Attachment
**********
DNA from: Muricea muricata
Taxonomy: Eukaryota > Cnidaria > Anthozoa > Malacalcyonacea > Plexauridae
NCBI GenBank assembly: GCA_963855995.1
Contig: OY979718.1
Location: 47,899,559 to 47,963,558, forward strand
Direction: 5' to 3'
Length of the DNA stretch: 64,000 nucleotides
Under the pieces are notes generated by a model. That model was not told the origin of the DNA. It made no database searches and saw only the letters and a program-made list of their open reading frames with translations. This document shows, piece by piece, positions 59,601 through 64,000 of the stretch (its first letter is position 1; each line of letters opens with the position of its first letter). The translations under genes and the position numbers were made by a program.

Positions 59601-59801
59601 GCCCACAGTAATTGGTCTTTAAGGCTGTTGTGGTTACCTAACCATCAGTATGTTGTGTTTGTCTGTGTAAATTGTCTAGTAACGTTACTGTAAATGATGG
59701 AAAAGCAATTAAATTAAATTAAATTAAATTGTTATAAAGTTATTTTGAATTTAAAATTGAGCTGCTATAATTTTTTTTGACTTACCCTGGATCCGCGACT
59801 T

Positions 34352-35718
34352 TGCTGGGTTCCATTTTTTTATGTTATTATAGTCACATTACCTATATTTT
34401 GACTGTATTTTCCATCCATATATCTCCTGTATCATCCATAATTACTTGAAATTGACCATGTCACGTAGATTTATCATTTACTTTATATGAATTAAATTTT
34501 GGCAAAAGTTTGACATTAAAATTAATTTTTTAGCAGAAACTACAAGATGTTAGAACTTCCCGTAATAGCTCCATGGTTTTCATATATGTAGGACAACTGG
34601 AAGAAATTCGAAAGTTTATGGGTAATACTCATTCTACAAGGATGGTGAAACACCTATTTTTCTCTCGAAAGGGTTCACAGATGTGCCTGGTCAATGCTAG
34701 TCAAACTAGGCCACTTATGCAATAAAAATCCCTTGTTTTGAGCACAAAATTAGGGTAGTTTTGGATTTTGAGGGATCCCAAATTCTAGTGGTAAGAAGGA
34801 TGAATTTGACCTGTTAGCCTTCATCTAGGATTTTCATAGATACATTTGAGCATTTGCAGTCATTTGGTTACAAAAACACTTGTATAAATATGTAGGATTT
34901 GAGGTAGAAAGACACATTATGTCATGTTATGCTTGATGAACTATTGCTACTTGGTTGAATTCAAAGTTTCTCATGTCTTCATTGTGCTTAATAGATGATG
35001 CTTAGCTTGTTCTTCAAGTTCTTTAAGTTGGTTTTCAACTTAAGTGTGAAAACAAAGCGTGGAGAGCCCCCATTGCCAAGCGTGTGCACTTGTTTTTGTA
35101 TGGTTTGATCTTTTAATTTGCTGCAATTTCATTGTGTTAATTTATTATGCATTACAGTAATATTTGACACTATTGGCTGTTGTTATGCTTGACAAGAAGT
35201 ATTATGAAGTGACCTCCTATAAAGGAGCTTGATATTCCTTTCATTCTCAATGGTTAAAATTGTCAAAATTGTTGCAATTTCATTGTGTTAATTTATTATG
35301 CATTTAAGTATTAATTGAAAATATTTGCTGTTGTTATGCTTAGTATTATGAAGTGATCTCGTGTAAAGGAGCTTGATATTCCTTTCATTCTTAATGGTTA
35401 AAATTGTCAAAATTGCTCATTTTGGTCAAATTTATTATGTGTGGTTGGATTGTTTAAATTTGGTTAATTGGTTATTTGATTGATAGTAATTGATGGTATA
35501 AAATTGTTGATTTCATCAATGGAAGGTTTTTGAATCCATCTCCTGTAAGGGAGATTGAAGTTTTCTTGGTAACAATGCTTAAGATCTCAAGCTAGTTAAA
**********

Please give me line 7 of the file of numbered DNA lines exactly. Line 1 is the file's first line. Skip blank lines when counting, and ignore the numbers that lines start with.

Length of the DNA stretch: 64,000 nucleotides